August ought to be declared Scientific Integrity Month…somewhere. No new official policies (draft or otherwise) to report, but in preparing yesterday’s post on a Department of Commerce memo on scientific integrity, I stumbled upon this summary report from the National Institute of Standards and Technology (NIST). NIST is an agency of the Department of Commerce, and this summary report was first posted online in late May.
The report is an excellent snapshot of what NIST is doing to ensure the quality and durability of its research. While this is just one component of scientific integrity policies (or should be just one component), the level of detail NIST goes to reflects its history as the U.S. agency for standards, weights and measures. Though I suppose I shouldn’t be, I was pleasantly surprised to see mention of NIST researchers lab notebooks in this report. If there’s any U.S. science and technology agency that will lead the field in record-keeping, it will be NIST.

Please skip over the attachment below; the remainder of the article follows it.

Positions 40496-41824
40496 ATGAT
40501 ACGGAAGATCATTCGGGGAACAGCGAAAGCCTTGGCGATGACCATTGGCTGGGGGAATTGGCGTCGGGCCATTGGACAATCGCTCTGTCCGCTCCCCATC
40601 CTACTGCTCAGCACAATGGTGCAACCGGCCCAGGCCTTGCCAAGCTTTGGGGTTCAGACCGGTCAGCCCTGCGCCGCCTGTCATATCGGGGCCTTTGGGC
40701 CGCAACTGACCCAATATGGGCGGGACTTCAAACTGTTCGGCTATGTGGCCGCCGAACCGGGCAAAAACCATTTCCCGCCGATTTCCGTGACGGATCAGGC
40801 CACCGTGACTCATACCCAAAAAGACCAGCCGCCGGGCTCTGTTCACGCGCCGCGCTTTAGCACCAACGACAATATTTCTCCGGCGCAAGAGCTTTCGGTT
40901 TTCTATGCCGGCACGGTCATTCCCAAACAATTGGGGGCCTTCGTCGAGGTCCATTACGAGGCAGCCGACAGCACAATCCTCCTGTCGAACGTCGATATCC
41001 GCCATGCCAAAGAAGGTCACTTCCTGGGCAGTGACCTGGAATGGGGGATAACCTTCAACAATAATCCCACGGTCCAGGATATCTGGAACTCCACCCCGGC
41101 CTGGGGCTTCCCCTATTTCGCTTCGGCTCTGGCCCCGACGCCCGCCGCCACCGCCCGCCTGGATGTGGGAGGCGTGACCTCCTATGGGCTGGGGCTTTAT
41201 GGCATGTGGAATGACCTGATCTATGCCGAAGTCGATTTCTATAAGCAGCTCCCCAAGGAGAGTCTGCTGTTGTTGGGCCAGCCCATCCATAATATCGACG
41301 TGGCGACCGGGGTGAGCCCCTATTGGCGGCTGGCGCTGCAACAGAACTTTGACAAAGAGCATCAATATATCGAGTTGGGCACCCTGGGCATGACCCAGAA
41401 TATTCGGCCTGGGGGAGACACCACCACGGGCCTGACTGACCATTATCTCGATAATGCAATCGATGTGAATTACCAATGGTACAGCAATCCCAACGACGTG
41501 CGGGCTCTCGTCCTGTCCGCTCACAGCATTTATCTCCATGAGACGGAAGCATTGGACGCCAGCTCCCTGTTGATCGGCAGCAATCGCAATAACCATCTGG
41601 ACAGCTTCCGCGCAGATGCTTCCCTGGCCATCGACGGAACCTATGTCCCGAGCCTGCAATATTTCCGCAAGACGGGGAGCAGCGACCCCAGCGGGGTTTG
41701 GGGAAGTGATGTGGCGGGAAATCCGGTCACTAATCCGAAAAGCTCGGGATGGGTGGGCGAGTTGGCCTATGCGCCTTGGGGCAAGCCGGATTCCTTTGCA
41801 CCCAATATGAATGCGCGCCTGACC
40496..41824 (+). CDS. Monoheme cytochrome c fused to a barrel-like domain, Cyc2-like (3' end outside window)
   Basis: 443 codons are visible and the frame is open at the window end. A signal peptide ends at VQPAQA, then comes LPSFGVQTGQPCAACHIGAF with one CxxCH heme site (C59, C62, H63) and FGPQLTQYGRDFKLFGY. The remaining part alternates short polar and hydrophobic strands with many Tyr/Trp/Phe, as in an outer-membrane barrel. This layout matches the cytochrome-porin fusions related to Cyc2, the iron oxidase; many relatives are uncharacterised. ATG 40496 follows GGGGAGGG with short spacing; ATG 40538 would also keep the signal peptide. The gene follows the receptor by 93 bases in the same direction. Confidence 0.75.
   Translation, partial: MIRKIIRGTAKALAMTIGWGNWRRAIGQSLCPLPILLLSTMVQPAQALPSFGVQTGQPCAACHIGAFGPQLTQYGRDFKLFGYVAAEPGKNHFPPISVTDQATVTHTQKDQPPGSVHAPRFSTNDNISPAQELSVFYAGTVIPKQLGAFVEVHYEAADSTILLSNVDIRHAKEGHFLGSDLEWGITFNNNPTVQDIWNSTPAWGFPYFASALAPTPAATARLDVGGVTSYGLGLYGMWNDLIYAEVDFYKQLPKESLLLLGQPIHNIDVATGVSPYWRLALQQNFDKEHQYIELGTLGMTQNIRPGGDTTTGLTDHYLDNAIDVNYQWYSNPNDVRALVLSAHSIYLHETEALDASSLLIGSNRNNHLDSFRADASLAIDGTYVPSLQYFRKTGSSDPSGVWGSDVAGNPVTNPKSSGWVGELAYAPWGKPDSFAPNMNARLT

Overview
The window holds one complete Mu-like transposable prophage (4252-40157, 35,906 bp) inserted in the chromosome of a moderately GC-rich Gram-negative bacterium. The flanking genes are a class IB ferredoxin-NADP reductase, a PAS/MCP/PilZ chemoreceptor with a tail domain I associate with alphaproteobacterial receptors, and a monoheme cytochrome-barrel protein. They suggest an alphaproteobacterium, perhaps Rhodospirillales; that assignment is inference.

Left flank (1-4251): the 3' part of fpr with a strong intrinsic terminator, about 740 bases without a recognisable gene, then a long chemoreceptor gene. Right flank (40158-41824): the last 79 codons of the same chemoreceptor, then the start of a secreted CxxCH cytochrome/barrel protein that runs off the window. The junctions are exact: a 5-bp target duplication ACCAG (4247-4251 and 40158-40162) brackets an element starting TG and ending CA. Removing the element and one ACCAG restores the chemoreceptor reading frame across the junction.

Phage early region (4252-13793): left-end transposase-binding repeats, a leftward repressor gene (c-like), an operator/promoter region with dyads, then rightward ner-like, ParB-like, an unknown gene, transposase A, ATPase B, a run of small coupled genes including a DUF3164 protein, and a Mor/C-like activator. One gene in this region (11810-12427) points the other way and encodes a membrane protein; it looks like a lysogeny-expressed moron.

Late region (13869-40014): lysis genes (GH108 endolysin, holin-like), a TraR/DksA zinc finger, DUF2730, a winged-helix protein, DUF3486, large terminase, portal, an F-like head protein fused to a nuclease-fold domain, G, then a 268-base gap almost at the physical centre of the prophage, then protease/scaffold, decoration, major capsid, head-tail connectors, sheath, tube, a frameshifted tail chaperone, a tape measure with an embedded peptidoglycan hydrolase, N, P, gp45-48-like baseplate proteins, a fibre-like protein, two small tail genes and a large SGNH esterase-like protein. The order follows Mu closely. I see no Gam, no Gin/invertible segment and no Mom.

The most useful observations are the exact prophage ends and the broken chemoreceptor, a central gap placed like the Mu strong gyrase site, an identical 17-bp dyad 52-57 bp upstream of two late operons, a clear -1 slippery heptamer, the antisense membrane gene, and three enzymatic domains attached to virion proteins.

As for communications with the public, the summary report defers to the Department of Commerce administrative order about communications (DAO-219-1), which I discussed in more detail yesterday. It’s very open to scientists communicating research findings to the public and the media without much, if any, notification to agency communications staff (so long as researchers are clear that they are not communicating official agency positions.
My mildly informed speculation is that we already know many of the pieces in NIST’s forthcoming policy, outside of any processes required for compliance and oversight.